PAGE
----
First, however, it is to be noted that the ribbon roll 59 comprises a composite ribbon 68 formed substantially of an inelastic backing 54 and a substantially uniform ribbon of uncured rubber stock 56. Because of the backing 54, the successive turns of the ribbon stock do not congeal or stick together or lose their shape even after prolonged storage. The rubber stock can thus be supplied to the tire carcass in the dimensions and in the relaxed shape in which it was originally formed or extruded.

Proceeding now with the description of that part of the machine which supplies the ribbon stock from roll 59 and applies this stock to the tire, this apparatus A is mounted on the axle 42 and oscillated by the sector gear 40. In the illustrated embodiment apparatus A includes a roll 50 which adheres or stitches rubber ribbon 56 to the prepared portion of tire 72. Gear 40 is connected to a U-shaped bracket 44 mounted on axle 42. The U-shaped bracket 44 includes a pivot arm 45 having a drilled hole at its projecting end for mounting a pin 46. Pin 46 rotatively interconnects pivot arm 45 with two guide arms 47 and 47a. The guide arms 47, 47a support a ribbon guiding and applying assembly 48 and a reel bracket 49, the latter being an integral part of the guide arm 47a. The ribbon stitching assembly includes a barrel-shaped stitching roller (see FIGS. 3 and 4) and two (2) cover or backing rollers 51 and 52 which strip the backing 54 composite ribbon 68 after it has been stitched to the tire carcass. Since the backing 54 is stripped from composite ribbon 68 after the rubber stock 56 has been stitched to the carcass, all stresses to which the composite ribbon 68 may have been subjected to during the supply and stitching operation are taken up by the backing 54 rather than the rubber stock 56 and therefore the rubber stock 56 is stitched to the tire in its original relaxed state.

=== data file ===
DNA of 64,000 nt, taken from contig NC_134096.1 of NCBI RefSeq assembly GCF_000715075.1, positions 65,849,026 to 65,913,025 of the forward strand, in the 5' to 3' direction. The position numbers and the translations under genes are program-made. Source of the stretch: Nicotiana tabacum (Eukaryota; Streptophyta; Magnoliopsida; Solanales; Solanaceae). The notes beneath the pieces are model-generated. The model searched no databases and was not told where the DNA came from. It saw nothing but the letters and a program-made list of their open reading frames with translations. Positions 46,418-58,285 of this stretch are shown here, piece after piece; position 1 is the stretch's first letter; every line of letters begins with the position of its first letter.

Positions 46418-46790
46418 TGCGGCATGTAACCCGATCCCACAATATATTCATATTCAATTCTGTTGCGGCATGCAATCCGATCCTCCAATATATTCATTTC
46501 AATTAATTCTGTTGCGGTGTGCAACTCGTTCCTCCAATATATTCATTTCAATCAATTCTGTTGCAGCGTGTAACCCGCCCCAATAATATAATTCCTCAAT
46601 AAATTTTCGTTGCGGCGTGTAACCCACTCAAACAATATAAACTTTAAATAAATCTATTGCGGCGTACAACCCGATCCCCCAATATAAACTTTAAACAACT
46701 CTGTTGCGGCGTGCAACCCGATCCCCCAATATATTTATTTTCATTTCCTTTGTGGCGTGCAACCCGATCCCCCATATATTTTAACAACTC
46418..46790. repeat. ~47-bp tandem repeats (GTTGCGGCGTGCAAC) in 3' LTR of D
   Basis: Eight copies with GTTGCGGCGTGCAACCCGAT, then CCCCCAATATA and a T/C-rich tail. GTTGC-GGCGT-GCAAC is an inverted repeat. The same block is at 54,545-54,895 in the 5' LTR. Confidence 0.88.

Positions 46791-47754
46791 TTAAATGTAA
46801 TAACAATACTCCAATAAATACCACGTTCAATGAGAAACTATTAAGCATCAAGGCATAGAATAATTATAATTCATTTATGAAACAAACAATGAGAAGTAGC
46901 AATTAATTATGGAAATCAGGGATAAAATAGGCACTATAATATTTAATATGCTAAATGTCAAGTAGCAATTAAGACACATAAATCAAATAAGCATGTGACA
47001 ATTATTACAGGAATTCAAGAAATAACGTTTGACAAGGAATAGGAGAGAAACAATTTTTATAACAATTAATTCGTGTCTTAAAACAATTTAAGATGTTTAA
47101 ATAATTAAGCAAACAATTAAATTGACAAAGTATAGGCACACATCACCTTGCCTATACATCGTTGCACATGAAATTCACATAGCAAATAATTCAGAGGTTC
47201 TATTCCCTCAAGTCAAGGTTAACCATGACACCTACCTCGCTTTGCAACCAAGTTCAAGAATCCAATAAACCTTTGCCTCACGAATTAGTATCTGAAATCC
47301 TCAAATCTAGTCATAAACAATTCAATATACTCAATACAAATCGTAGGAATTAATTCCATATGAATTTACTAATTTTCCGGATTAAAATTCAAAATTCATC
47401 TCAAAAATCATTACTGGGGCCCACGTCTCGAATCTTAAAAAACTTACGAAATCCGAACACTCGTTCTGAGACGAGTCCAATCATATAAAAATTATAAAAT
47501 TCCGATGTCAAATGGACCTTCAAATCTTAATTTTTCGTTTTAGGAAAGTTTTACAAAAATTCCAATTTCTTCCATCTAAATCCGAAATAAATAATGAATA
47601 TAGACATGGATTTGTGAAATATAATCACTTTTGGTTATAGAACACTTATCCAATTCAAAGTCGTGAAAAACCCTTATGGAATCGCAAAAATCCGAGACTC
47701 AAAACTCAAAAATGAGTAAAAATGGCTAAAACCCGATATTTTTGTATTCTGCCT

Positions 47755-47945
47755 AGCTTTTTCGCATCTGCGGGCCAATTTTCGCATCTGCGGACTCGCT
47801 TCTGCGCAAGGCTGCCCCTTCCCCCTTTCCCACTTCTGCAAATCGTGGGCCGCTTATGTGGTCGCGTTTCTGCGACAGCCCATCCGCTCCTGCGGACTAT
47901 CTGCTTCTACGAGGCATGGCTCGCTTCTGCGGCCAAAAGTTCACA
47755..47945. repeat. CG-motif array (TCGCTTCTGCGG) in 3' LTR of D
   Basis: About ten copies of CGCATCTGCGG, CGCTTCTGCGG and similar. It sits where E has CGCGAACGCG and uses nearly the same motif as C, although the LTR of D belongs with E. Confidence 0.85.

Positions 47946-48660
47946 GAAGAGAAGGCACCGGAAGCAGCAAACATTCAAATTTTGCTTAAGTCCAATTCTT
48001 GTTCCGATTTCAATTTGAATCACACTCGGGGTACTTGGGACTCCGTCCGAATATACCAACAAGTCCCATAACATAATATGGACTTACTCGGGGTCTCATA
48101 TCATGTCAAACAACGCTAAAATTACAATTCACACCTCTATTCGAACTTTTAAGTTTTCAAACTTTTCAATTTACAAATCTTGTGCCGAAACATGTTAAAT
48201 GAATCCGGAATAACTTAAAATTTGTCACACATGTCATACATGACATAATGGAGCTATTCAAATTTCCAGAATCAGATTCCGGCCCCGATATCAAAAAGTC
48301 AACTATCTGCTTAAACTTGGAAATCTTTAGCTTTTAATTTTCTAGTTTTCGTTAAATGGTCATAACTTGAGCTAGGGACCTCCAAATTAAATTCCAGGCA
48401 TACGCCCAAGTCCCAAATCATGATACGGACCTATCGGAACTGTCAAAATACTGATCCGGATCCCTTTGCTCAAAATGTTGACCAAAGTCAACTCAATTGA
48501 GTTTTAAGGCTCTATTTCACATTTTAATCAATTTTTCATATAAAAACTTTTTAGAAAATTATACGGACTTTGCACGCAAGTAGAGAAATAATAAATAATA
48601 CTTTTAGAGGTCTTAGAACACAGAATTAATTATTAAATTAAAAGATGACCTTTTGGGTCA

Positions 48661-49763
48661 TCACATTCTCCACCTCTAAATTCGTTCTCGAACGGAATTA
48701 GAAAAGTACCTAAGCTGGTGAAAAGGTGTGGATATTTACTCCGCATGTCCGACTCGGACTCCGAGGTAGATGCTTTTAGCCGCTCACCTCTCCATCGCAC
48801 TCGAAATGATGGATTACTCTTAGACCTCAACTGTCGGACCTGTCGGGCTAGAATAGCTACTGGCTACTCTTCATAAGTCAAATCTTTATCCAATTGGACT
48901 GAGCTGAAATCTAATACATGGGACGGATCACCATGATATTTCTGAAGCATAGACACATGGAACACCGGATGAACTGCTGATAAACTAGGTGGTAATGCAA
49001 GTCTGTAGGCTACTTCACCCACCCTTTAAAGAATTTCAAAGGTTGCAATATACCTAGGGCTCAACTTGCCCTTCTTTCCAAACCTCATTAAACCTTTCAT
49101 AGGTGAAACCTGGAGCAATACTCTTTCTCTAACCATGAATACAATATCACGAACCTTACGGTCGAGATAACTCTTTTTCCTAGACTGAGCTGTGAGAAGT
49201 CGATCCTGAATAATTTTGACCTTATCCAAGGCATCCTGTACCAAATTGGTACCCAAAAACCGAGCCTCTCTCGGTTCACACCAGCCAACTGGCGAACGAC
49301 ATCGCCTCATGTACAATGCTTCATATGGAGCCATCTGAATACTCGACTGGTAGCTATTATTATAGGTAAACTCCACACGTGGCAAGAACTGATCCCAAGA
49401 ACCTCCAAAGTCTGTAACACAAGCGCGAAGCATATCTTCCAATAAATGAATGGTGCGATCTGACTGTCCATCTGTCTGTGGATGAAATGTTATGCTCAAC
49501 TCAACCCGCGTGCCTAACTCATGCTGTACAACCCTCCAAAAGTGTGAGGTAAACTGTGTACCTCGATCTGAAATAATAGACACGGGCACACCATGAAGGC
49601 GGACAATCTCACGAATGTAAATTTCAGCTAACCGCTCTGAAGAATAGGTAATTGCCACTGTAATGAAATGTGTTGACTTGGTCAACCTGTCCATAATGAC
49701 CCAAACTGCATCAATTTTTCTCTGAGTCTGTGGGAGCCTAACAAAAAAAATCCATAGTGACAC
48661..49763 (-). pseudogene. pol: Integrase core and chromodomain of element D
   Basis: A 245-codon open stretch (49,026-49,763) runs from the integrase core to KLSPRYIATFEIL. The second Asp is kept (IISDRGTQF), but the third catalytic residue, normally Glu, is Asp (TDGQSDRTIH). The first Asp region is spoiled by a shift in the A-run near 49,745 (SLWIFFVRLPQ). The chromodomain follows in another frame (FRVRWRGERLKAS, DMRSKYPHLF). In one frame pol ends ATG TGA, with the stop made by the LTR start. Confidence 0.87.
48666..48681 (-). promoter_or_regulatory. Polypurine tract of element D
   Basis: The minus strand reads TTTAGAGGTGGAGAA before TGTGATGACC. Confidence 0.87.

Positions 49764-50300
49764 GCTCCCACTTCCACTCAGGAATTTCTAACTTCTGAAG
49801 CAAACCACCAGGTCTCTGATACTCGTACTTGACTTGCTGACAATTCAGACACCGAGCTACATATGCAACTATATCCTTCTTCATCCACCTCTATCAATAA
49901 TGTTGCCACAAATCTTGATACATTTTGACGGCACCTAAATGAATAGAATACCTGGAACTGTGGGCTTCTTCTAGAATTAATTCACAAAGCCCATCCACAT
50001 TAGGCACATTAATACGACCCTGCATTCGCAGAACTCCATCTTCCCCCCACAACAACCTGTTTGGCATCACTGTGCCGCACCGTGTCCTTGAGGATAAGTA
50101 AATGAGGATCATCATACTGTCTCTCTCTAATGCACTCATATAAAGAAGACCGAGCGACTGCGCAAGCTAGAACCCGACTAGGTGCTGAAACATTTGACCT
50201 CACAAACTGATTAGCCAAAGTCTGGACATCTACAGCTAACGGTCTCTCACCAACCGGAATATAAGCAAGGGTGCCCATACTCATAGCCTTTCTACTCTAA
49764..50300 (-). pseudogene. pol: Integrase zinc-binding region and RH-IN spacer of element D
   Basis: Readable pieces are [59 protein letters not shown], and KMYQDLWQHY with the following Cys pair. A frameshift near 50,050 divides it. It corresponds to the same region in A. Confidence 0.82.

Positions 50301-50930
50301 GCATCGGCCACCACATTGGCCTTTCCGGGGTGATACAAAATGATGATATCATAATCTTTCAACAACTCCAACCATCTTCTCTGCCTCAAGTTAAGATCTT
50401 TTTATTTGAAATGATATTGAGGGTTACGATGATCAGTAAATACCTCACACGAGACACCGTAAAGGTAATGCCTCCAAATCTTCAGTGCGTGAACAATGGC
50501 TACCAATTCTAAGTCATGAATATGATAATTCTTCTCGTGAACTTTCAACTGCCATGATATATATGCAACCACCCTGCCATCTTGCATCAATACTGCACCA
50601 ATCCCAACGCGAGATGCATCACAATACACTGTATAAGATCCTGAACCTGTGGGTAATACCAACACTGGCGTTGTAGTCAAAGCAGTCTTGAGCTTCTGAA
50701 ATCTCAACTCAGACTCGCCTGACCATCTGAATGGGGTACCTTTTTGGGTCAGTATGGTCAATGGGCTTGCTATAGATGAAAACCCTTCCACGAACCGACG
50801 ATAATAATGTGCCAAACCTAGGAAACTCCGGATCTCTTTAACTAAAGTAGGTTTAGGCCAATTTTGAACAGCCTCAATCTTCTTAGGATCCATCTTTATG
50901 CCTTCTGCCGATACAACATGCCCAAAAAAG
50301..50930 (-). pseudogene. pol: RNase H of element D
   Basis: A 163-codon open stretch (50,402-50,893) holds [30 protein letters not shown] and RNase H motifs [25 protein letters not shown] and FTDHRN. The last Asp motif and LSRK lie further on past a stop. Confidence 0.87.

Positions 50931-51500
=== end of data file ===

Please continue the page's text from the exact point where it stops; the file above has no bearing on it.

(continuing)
Roller 52 preferably is a rubber-covered roller, while roller 51 is a metallic roller, with roller 51 pressing on roller 52. In this manner roller 52 rotates roller 51 when roller 52 is driven by roller through a gear train including gears 53, 53a, 53b and 53c. Rollers 51, 52 assist in stripping and guiding a backing strip 54 from the composite ribbon 68 which, in the form of the invention shown, includes backing 54, such as polyethylene, and unvulcanized rubber ribbon 56, as described in more detail below.

The tread material 56 is adhesively, or adherently, mounted on backing 54. The ribbon may be formed from either a natural or synthetic rubber stock or a combination of synthetic rubber and natural rubber, one of the requirements of ribbon 56 being that it has a reasonably tacky surface for proper adherence, as by tacking, or other suitable manner, to the prepared carcass, and a finite thickness so that when the rubber ribbon is applied in the form of continuous windings upon the prepared portion of the tire, the ribbon adheres to the carcass and also the windings adhere to one another.

In the embodiment of the invention shown in FIGS. 15, composite ribbon 68 is mounted in roll form 59 on a reel having a threaded end and a stud 61 attaching hub 60 to the reel supporting arm 49. Roll 59 is rotatively mounted on hollow hub 60a. Arms 47 and 47a are also provided with extension arms 55 and 55a (arm 55a is not visible in FIG. 3; is visible in FIG. 1) which support an idling roller 70, a guide pin 62 and two guide plates 63 and 64 (see FIG. 4), all of which guide composite ribbon 68 over roll 70 to the ribbon guiding and applying element, which in the preferred form of the invention shown comprises a barrel-shaped stitching wheel, or roller 50 rotatively mounted on a pin 64a which is mounted on the arms 47, 47a.